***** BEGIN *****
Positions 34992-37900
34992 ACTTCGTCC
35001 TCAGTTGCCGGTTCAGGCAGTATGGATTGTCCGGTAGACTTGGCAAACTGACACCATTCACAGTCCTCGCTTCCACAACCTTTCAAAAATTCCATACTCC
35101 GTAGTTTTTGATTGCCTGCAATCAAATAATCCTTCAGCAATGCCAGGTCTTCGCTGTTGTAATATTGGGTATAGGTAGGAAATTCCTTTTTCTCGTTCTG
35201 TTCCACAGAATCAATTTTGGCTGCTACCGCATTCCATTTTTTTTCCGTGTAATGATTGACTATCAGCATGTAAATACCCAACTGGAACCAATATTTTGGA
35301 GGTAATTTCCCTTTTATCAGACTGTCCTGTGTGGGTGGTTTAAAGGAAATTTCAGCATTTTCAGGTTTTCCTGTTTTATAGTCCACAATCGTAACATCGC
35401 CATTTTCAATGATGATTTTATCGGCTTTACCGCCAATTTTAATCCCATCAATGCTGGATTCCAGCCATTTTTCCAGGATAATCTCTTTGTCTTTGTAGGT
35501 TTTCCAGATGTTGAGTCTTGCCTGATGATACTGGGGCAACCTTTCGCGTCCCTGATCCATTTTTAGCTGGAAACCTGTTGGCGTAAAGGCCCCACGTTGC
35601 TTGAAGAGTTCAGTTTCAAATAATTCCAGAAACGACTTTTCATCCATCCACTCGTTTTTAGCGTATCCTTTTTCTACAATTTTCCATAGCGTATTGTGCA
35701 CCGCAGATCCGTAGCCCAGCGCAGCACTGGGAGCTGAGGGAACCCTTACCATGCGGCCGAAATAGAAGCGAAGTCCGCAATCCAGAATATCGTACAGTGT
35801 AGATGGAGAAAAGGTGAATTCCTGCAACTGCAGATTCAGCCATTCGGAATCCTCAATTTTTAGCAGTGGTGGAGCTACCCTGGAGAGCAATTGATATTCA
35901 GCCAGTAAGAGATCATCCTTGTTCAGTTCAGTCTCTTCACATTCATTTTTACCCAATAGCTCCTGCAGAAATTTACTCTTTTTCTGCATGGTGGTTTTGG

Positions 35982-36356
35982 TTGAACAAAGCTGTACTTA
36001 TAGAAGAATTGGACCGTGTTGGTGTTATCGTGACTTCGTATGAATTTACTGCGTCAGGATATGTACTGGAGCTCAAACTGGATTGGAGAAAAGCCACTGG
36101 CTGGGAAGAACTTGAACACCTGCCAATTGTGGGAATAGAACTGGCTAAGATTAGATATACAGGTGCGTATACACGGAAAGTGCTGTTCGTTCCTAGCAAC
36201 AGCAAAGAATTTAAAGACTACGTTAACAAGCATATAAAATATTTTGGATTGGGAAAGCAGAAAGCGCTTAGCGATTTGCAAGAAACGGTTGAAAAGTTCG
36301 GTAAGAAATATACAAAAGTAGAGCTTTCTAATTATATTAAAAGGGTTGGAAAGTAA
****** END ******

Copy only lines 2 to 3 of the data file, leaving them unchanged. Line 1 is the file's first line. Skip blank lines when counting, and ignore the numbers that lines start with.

34992 ACTTCGTCC
35001 TCAGTTGCCGGTTCAGGCAGTATGGATTGTCCGGTAGACTTGGCAAACTGACACCATTCACAGTCCTCGCTTCCACAACCTTTCAAAAATTCCATACTCC